A few minutes before I was wheeled into the operating theatre earlier this month, my doctor came to do his final briefing. “Good luck,” I said, as he turned to leave. The maxillofacial surgeon looked at me with a slight puzzle on his face. Then he put his hand on my shoulder and said this: “Don’t worry. It’s what I do.”
If I had any nerves, they were now settled.
My nerves were thoroughly rattled this week when the President Cyril Ramaphosa appointed minister of tourism Mmamoloko Kubayi-Ngubane as the acting health minister to replace the scandal-ridden Dr Zweli Mkhize. Before the announcement, a politically astute colleague at another university had warned me: “the problem is not getting rid of Mkhize; it’s who replaces him that worries me.”
We have reason to worry.
Whatever Mkhize might have done wrong to be placed on special leave, at least he was a medical doctor by profession. When he appeared alongside his friend, the infectious diseases expert Prof Salim Karim, in those early briefings on the pandemic, we felt reassured as a nation. These two men had studied medicine together at the University of Natal, as it was then called. Healing people is what they do.
Kubayi-Ngubane knows nothing about health. A young and inexperienced politician, she has already been moved all over the cabinet from energy to communications, science and technology and, since 2019, tourism.
When I first met the minister, she was clearly insecure among the senior scientists and academics around the table, spending the entire hour looking down at the papers in front of her while surrounded by overconfident young ideologues who knew nothing about science but all things about race.
In her professional and political life, the minister has dabbled in everything from banking and artificial intelligence to community development and skills facilitation. None of this is her fault. If anyone cared among the senior politicians, they would provide any young minister with mentorship and capacity in one thing in which s/he would, over time, excel rather than play musical chairs across cabinet portfolios.
But here we are, in the middle of a pandemic and facing down a third wave of coronavirus infections, and the tourism minister takes over the health portfolio. We are in deadly serious trouble. More than 57,000 souls have expired because of the Covid-19 disease.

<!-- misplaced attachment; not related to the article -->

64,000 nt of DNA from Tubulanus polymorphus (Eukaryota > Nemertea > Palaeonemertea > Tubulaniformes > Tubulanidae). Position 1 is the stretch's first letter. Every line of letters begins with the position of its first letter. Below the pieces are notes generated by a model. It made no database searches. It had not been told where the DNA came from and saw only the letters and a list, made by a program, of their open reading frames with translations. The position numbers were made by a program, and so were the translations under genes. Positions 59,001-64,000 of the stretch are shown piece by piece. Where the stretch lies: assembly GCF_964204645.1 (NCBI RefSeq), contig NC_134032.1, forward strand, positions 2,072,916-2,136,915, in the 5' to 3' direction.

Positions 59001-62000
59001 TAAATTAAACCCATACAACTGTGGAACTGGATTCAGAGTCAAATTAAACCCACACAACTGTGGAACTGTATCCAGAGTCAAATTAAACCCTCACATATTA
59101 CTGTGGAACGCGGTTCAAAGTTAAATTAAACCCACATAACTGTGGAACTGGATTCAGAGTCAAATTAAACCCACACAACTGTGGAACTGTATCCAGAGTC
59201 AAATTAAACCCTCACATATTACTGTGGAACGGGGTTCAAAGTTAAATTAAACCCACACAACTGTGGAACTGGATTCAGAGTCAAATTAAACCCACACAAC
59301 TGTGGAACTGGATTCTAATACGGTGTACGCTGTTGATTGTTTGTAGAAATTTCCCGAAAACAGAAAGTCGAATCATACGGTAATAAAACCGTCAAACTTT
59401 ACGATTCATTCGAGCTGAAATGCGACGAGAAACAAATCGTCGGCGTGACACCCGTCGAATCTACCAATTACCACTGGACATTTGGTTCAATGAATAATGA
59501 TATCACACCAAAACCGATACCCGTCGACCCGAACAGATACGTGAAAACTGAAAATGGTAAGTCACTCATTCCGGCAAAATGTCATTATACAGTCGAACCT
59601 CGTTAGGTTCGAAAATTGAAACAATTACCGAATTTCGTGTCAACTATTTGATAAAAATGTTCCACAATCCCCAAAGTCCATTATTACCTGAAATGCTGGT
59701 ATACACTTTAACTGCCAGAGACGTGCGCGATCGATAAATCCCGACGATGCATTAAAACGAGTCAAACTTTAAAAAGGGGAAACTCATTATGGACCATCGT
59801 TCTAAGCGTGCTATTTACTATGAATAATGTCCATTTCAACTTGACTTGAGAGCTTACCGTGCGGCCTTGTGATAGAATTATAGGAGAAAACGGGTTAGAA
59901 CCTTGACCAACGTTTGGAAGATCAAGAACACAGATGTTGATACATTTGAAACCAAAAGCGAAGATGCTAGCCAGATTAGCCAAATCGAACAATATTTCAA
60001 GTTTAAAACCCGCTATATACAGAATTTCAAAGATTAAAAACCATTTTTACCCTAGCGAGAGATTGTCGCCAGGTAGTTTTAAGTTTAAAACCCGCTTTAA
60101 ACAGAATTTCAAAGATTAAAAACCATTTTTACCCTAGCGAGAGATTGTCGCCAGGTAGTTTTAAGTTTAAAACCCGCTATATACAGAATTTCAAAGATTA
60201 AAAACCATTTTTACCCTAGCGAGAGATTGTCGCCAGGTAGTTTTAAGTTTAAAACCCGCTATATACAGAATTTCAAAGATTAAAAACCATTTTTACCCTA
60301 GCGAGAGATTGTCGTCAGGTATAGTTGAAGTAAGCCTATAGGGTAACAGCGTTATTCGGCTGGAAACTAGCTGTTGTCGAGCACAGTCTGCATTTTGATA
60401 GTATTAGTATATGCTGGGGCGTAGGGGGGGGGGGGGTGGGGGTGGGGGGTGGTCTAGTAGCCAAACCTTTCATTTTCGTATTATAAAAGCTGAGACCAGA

North of 1.7 million positive cases have been identified. There is a serious logistical and supply problem in the rollout of vaccines. Just around me friends are dropping dead. On Wednesday we said goodbye to Prof Michael Cross from the University of Johannesburg, a victim of Covid who apparently contracted the virus while training senior students.
Michael’s expertise in higher education is irreplaceable. Another friend, a senior academic leader with rare expertise in one of the sciences, lies on a ventilator in a Pretoria hospital. With all this stress and concern around you, imagine waking up to find that the minister of tourism is now in charge of public health.
Of course, a cabinet minister is a political head with access to specialised expertise in the form of advisors, deputy ministers, directors and deputy-director generals, and any number of specialist panels or committees. There are, however, major problems with this kind of reasoning in the midst of a life-threatening pandemic. It is the problem of public confidence.
Regardless of the political credentials of the person in charge of a specialist portfolio, citizens want to know that the appointee knows what s/he is talking about. Across the world, health (as opposed to, say, tourism) is one of the portfolios in which governments tend to appoint people with expertise in that field to reassure the public. In our neighbourhood, the ministers of health include Dr Kalumb iShangula in Namibia, Dr Edwin Dikoloti in Botswana, and until recently, Dr Obadiah Moyo in Zimbabwe — before the latter was ejected because of a corruption scandal involving medical equipment.
You can have all the specialists around you but as the head of an organisation you must be able to ask the right questions and that can only come from expertise. An incoming minister of health who does not have a starting knowledge of epidemiology or a basic vocabulary on the coronavirus (positivity rates, for example) will not know “who to ask what and when” in a crisis of pandemic proportions. Knowledge matters, and expertise can literally be the difference between life and death. The jokes abound (vaccine tourism?) but this is no laughing matter.
The president did the right thing to place Mkhize on special leave. He did a reckless thing by bringing in the tourism minister to replace him. He can fix this with a cabinet reshuffle that places a knowledgeable person with the requisite health expertise that can guide us through a still raging pandemic.